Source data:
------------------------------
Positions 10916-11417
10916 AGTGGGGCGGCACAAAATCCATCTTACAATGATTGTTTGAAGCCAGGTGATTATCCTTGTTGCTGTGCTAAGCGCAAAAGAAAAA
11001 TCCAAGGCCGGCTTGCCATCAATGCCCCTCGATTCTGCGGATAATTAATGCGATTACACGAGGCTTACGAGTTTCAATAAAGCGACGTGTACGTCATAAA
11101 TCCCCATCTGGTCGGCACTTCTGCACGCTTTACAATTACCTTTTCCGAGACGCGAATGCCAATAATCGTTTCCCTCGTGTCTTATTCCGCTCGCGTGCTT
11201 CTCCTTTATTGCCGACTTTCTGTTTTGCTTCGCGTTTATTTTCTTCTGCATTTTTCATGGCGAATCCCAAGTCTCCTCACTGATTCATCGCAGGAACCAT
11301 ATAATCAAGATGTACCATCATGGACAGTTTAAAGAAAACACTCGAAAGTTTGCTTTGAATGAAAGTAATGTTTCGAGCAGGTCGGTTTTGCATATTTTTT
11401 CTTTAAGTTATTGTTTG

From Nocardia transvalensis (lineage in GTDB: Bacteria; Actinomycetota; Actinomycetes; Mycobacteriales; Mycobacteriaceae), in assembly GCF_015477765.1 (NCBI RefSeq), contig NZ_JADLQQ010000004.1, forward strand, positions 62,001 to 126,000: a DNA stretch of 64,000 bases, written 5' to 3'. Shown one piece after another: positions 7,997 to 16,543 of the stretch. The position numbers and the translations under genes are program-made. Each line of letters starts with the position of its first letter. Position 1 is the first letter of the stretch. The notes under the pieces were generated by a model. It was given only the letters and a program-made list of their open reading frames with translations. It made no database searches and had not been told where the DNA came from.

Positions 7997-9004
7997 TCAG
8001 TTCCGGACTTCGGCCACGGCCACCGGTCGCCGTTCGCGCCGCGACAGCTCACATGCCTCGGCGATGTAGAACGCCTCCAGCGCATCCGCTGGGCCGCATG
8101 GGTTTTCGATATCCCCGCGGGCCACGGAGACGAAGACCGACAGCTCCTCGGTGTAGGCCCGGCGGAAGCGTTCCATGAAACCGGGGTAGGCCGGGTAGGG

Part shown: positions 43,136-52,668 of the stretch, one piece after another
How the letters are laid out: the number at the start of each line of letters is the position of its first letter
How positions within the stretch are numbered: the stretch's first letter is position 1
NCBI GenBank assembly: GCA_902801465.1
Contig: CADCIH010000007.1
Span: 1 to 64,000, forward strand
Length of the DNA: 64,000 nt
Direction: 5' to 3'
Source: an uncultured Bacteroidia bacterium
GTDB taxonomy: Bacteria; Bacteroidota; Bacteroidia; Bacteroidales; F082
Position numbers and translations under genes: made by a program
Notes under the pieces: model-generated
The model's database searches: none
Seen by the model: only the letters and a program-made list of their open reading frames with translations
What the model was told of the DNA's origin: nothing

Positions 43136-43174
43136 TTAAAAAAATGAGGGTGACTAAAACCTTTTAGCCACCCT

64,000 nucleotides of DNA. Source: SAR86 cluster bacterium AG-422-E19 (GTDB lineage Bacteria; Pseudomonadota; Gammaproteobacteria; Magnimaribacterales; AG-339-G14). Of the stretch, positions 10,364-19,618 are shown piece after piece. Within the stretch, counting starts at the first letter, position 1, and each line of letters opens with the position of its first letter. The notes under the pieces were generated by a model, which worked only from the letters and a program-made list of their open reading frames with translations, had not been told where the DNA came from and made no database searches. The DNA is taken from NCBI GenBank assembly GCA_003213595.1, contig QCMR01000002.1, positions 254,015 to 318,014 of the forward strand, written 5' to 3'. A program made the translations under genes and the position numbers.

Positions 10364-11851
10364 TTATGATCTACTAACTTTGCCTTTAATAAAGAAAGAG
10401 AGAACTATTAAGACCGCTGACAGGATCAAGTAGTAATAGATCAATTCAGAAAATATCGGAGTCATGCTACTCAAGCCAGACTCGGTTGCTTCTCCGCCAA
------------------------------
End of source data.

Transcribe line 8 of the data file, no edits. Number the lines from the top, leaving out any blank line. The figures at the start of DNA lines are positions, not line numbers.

From Nocardia transvalensis (lineage in GTDB: Bacteria; Actinomycetota; Actinomycetes; Mycobacteriales; Mycobacteriaceae), in assembly GCF_015477765.1 (NCBI RefSeq), contig NZ_JADLQQ010000004.1, forward strand, positions 62,001 to 126,000: a DNA stretch of 64,000 bases, written 5' to 3'. Shown one piece after another: positions 7,997 to 16,543 of the stretch. The position numbers and the translations under genes are program-made. Each line of letters starts with the position of its first letter. Position 1 is the first letter of the stretch. The notes under the pieces were generated by a model. It was given only the letters and a program-made list of their open reading frames with translations. It made no database searches and had not been told where the DNA came from.